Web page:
NAIROBI, Kenya, Nov 5 – Health workers on Tuesday issued a 21-day strike notice, accusing the government of failing to deliver its promise of creating a Health Service Commission that will monitor the implementation of devolution of their services.
Kenya National Union of Nurses (KNUN) Chairman Jophinus Musundi explained that health workers will down tools unless the government urgently stops the ongoing devolution of health services.
“The Health Bill has not been passed by Parliament nor enacted, meaning that there is no legislation as required by the County Governments Act 2012.”
“Definition of National Referral Hospitals versus County Health Facilities does not exist; Transitional Authority has no mandate to define this facilities as is the case currently,” explained Musundi.
Musundi told a media conference; “We agreed with the government that as stated in the County Governments Act 2012 workers are to be seconded and not transferred as we are currently seeing.”
He added that employees are not being given an opportunity to choose or accept the new employment terms and are instead receiving letters of transfer notices.
“With no consultation, workers get transferred to new work stations and some opt to resign rather than go to the news stations,” he said.
Kenya Medical Practitioners, Pharmacist and Dentist Union (KMPDU) Secretary General Sultan Matendechero explained that some health workers have had their salaries drastically reduces after they went to the county work stations.
“We want it made clear why some health workers at the counties have had their salaries reduced yet the services, operations and payments have been devolved to the counties.”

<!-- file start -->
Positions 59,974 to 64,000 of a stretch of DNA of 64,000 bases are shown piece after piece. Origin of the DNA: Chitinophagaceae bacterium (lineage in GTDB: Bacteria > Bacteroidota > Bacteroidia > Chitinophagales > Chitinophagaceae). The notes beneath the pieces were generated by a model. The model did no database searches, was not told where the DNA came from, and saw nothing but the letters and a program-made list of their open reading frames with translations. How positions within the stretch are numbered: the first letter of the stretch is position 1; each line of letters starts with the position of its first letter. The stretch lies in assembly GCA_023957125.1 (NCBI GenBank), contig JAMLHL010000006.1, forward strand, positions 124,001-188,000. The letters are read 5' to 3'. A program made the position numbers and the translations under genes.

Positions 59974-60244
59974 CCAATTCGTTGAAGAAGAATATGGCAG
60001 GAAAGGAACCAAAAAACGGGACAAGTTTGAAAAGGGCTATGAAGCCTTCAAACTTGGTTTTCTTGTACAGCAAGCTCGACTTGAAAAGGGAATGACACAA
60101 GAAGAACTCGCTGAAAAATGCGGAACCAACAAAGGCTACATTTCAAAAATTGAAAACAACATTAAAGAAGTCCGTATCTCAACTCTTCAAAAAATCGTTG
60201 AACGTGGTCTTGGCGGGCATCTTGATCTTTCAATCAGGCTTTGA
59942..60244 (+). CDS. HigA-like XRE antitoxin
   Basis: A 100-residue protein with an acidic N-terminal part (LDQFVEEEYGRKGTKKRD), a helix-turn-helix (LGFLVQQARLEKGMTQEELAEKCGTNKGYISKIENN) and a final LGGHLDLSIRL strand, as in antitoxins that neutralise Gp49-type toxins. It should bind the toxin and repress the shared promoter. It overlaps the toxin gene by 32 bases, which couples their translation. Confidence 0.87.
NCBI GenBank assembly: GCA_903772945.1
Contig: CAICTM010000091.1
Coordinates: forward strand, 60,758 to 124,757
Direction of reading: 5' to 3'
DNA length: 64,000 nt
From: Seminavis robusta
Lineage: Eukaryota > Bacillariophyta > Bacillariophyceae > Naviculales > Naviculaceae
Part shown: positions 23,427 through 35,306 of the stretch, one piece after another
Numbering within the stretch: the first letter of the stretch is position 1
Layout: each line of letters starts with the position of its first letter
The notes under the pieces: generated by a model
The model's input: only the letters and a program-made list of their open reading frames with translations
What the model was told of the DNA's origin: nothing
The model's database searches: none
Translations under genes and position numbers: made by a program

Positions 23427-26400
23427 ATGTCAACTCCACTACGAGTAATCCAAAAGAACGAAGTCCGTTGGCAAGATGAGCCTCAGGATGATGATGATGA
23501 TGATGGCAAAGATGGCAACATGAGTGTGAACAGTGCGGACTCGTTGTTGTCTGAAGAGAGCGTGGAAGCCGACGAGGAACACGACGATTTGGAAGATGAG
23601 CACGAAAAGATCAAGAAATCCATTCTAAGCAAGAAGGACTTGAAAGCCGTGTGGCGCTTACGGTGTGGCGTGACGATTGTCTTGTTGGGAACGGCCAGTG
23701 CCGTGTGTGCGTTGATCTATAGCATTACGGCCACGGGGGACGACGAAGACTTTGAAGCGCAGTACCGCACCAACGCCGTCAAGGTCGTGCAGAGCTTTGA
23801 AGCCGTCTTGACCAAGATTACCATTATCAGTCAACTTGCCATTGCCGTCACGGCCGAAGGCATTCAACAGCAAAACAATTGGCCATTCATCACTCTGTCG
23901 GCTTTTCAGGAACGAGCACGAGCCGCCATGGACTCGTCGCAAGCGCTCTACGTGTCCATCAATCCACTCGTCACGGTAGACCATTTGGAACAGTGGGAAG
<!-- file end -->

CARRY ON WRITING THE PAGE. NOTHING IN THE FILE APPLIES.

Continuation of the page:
“Who should they report this matter to?” Matendechero asked.
Matendechero added that no consultation was undertaken by the National Government before they make decisions regarding the workers.
“No consultation of Unions and Association in the implementation process meaning that the public-stakeholder participation has been overlooked in contravention of the constitution,” he said.
The officials further demanded for the immediate halt of the health policy and enactment of the Health Bill to allow adequate stakeholder consultation.
In July, the nurses threatened to strike claiming that the government needed to employ more health workers to help ease the workload of those overwhelmed in hospitals.
In the strike notice, KNUN Secretary General Seth Panyako demanded the government employs 40,000 maternity nurses as well as abolish all contracts involving nurses and absorb them.
“We want the government to discard the proposed Ministry of Health administration organization structure and implement the proposed organizational structure for health services,” he said.
The union also wants the government to immediately release union dues.
“We also want the finalization of scheme of services for nurses and implementation of final draft,” he demanded.
He added that the government must also put in place mechanisms to ensure changes to the Constitution through Amendment Bill 2013 to establish the Health Service Commission.
“The government should also reverse the transfer of personal emoluments for nurses and other health workers,” he demanded.
He said that the government should also complete negotiations of Comprehensive Bargaining Agreement (CBA) with KNUN.
Panyako however revealed that the government has called for negotiations on July 25, a day before the end of the strike notice.